MOV energy for 3-phase fault
Ig for L–G fault
Ig for L–L fault
Ig for L–L–G fault
These threshold values are flexible and can be varied according to various system parameters and requirements of the particular transmission line. Even if there is involvement of ground due to another reason for the short time, threshold MOV energy value will not be crossed and proposed scheme will not treat it as a fault and the same has been checked.
Test results of ANN-based fault locator for a–g (L–G) fault
MOV energy a-ph (MJ)
Actual fault location (km)
ANN fault location (km)
Abs. error (%)
Test results of ANN-based fault locator for a–b (L–L) fault
MOV energy a-ph (MJ)
MOV energy b-ph (MJ)
Actual fault location (km)
ANN fault location (km)
Abs. error (%)
Test results of ANN-based fault locator for a–b–g (L–L–G) fault
MOV energy a-ph (MJ)
MOV energy b-ph (MJ)
Actual fault location (km)
ANN fault location (km)
Abs. error (%)
Test results of ANN-based fault locator for a–b–c (3-phase) fault
MOV energy a-ph (MJ)
MOV energy b-ph (MJ)
MOV energy c-ph (MJ)
Actual fault location (km)
ANN fault location (km)
Abs. error (%)
MOV energy measured at various locations at different inception angles was given as input to the trained ANN and output was given as soft computation estimated fault location by ANN. Outputs at randomly selected fault inception angles were checked and presented so as to get further clarified vision and more accuracy. The faults were created at 8th cycle. A realistic fault resistance of 0.1 Ω was utilized considering the high severity of the faults and previously recorded real fault resistance values at the Wardha Substation.
Since the proposed scheme employed in this analysis is based on a distributed line model, exact transmission line parameters and results are accurate, this scheme can be implemented in a real fixed series compensated line.
The FSC protection scheme was found working effectively for all the fault simulations performed. Evidently, the design settings for FSC were found correct. At various locations, different types of faults were tested to find out the maximum deviation of the ANN estimated distance measured from the relay location, from the actual fault location. All the absolute errors were found to be well within 2 %. Tabulated results show that the soft computation technique of ANN captures the nonlinear relationship of input signals properly as evidenced by absolute error calculations. It can easily be seen from all the tables that the scheme is robust and accurate for varying fault conditions.
Fault classification comparision
This algorithm requires only local per phase MOV energy measurement which is easily available at substation end.
It does not need any feature extraction process from input signals which is mostly used in other algorithms in literature and hence the computational burden is reduced.
No need of other end measurement, i.e. synchronized or unsynchronized data. So, the two end communication delay problems are avoided and cost is saved.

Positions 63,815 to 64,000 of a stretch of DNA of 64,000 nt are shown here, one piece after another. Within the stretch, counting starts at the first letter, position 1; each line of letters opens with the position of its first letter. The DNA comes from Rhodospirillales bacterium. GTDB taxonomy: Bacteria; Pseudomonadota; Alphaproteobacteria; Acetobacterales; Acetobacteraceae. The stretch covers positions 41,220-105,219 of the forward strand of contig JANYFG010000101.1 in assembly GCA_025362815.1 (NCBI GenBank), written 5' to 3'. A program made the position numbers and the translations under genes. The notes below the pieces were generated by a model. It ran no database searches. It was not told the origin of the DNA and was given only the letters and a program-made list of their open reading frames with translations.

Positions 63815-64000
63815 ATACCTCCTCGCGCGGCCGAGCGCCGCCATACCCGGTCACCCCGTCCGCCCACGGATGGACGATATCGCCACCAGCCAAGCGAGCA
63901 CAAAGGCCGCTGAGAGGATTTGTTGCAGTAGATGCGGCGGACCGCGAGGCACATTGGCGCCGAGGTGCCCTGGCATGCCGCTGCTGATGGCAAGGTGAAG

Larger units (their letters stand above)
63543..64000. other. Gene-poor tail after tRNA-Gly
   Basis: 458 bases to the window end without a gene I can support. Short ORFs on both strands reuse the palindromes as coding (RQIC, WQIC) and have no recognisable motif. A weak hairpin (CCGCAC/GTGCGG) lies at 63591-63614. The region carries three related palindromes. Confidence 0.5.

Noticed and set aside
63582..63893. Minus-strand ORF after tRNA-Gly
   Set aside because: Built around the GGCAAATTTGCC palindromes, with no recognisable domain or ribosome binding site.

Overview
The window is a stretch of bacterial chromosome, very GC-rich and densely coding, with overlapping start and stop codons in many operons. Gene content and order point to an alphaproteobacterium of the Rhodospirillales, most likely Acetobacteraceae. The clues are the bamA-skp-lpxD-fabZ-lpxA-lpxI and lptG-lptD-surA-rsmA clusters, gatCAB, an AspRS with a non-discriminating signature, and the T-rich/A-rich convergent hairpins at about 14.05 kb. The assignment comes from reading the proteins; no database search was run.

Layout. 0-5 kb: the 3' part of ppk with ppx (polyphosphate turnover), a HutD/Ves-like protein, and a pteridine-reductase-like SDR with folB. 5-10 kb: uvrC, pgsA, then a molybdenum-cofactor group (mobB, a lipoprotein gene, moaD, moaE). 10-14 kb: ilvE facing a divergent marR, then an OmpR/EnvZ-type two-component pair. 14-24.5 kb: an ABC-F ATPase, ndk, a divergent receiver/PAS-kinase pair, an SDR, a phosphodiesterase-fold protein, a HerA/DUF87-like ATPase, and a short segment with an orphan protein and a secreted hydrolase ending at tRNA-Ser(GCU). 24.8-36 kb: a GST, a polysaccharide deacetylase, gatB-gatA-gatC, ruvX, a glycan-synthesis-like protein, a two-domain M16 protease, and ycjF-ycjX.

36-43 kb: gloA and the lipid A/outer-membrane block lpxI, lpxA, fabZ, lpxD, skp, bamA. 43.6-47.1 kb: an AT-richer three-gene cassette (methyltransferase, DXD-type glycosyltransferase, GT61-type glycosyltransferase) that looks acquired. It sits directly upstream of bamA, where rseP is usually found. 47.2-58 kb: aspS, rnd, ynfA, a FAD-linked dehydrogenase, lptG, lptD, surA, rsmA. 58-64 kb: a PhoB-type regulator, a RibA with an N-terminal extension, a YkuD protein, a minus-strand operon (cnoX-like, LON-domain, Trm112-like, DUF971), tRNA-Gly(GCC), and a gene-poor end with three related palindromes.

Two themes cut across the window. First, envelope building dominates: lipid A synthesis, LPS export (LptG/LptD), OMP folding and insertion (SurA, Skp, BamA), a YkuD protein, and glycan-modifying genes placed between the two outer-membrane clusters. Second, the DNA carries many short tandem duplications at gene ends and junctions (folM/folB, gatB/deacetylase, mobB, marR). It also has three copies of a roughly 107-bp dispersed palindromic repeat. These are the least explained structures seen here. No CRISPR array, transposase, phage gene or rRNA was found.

MOV energy signals are not much affected as compared to impedance measurement signals used in other distance protection schemes due to fixed series compensation.
The system considered in the proposed algorithm is modeled using real 400 kV grid parameters.
A new online ANN–MOV energy based accurate scheme for fault detection, classification and fault location estimation in a series compensated transmission line has been proposed. The proposed algorithm provides a novel method for accurately estimating the fault location using only one end measurement where the FSC is installed. This novel scheme proves that it suits well in such fixed series compensated transmission system for complete protection application. The proposed algorithm has been suggested to the competent testing authority at the substation and the same has agreed to test run the algorithm with real time fault data during test commissioning.
The proposed scheme requires measurement data of MOV energy over only a short duration of post fault to classify and estimate the location of fault accurately. This fault location scheme gives estimates for fault distances which are well within the 2 % error margin with proposed high accuracy 0.2 class measuring devices mentioned. The proposed online scheme, with simplicity, high accuracy and fast performance, is a smart investment for power system protection application. Thus, this ANN based scheme is proposed as a potential solution to detect, classify and locate faults accurately in 400 kV series compensated line.
PK conceived the idea behind the proposed technique. AS participated in its design and modeling. GS and NP provided the real system parameters and testing platform. All the authors helped in drafting the manuscript. All authors read and approved the final manuscript.
The authors would like to thank Electrical Engineering Department., Visvesvaraya National Institute of Technology, Nagpur (India) for providing required research infrastructure for this project and Power Grid Corporation of India Ltd., WR—I for providing the necessary data as well as technical expertise for the same.
The authors declare that they have no competing interests.